Mickey Gee, one of the club's longest-serving members, is of the old school; the kind of diver who'd be leaping into the deep with a set of spanners to dismantle a wreck back in the old days. Naughty. He used to chide me when I first joined, telling me that I was just a holiday diver until I'd dived the UK. I can now see why. My dive buddy from my Philippines and Truk Lagoon trips, Smasher, said that if you can dive these waters, you can dive anywhere. She was also right. British divers are a different breed, and those who start their careers here before travelling to warmer climes must find the seas of Egypt and the like a walk in the park by comparison. It can be tough. You need to be a hardy type.
There is the DIY element to begin with. This is not a case of turning up at a foreign harbour and being shown to a spot on a sun-drenched boat, where your kit is ready-assembled for you. It's more a case of driving a few hours to the coast at dawn, filling your own cylinders with air at 9am, grabbing a fried egg butty and a coffee before keeping warm on a chilly September morning by loading the converted trawler with the necessary equipment. As the boat leaves the harbour, divers have to find space to kit up on a crowded deck, sometimes in rough seas. After a cold water dive, getting back on board a boat can be a challenge in choppy seas; then the whole process begins again, but in reverse. Soup, tea and sandwiches restore body heat between dives; fleeces, hats and gloves help maintain it. Eating pumpkin curry and fried fish, clad only in boardshorts, on the sunny deck of a Philippines bangka, is a vivid though distant memory.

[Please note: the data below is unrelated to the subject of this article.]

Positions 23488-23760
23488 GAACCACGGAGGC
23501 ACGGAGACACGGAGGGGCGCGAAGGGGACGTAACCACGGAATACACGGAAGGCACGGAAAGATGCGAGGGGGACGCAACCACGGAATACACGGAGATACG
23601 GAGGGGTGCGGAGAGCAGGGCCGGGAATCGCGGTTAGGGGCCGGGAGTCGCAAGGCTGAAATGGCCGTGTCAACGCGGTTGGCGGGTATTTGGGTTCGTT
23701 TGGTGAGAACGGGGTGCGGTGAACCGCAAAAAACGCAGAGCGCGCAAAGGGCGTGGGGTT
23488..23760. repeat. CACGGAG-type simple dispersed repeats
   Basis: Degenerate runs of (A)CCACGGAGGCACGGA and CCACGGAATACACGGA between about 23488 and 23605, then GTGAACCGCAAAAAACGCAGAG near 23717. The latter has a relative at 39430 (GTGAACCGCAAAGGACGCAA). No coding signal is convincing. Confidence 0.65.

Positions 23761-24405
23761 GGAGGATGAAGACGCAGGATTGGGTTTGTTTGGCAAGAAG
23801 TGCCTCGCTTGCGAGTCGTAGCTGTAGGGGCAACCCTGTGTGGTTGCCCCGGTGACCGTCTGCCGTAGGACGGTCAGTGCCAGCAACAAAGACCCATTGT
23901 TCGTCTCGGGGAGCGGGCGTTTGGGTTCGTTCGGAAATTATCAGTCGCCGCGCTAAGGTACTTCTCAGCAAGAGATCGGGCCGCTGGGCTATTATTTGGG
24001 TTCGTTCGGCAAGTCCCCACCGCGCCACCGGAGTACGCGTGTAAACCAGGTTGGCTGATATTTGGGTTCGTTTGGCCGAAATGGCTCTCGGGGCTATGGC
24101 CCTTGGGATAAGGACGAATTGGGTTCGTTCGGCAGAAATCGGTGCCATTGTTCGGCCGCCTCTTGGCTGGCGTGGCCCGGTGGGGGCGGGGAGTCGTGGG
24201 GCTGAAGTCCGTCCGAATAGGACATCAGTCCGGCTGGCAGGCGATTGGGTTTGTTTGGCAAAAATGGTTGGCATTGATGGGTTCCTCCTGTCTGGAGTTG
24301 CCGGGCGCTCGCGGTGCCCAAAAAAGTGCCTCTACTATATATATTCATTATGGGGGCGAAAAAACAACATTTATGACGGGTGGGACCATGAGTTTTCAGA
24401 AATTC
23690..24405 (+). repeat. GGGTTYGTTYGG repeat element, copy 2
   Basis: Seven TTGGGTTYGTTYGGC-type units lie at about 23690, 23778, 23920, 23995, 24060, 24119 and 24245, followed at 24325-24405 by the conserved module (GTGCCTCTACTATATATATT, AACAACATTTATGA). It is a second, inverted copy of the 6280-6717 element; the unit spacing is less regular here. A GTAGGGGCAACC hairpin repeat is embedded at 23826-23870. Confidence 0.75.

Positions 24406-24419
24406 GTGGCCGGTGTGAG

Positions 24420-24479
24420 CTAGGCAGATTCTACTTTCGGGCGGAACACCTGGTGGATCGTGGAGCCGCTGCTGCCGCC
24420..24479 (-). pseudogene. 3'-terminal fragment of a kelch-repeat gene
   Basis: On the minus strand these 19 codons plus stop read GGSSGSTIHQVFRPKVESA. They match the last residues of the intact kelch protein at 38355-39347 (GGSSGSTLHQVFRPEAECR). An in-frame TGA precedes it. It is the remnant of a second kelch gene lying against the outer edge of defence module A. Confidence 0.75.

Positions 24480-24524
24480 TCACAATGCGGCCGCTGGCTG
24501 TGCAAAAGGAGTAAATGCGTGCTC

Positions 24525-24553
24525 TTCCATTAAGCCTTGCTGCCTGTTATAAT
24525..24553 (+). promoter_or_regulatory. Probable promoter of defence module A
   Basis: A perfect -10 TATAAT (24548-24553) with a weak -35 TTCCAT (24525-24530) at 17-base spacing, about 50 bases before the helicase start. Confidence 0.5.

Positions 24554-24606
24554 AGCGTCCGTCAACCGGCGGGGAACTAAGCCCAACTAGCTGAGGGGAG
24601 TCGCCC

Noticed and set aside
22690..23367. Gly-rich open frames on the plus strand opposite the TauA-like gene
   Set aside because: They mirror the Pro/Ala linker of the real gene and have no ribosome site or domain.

My first dives were in a freezing quarry on the Welsh border at Vobster, and quite a shock to the system as my last immersion had been in the Méxican Pacific. On coming out after a bleak, murky dip, I could hardly speak as my face was so numb from the cold. My drysuit was worth every single penny, insulating me from the 5ºC water. A few weeks later I dived the wrecks of the City Of Brisbane and the Indiana, off the coast of Dorset and Newhaven and Littlehampton respectively. They were uninspiring, and the drift dives we did with the tides after these dives could only be likened to swimming in chicken soup…you could hardly see a hand in front of your face. It wasn't really grabbing me, it would be fair to say.
A week later saw me travel several hours away to Cornwall with a few members of the club. Glorious sunshine heralded a superb week on and off-shore. The diving improved, we spotted a basking shark, and I got plenty of depth-progression dives in as a warm-up for my main target for this year: the German WWI shipwrecks at Scapa Flow in Scotland. Porthkerris is a lovely spot with beautiful shorelines and quaint local pubs, the pace of life a world away from the hectic bustle of London. Fresh fish is welcome on my menu any day of the week, and with my mate Matt around, it is virtually guaranteed. I sat atop a rocky outcrop with him one afternoon when diving was done, and in forty minutes he'd managed to cach fourteen mackerel: they just kept coming. His girlfriend Lindy scrambled up a cliff to pick fresh samphire to complement it. I fired up the beachside barbecue and we proceeded to enjoy what was the freshest, tastiest fish I've ever tasted. Straight out of the sea and onto your plate. So that was me rather content. Washing the fish down with a cold beer in the sun, I remarked that UK diving was better than I'd imagined, and that I could get used to it. Matt laughed. "Enjoy it, mate…it's not always like this."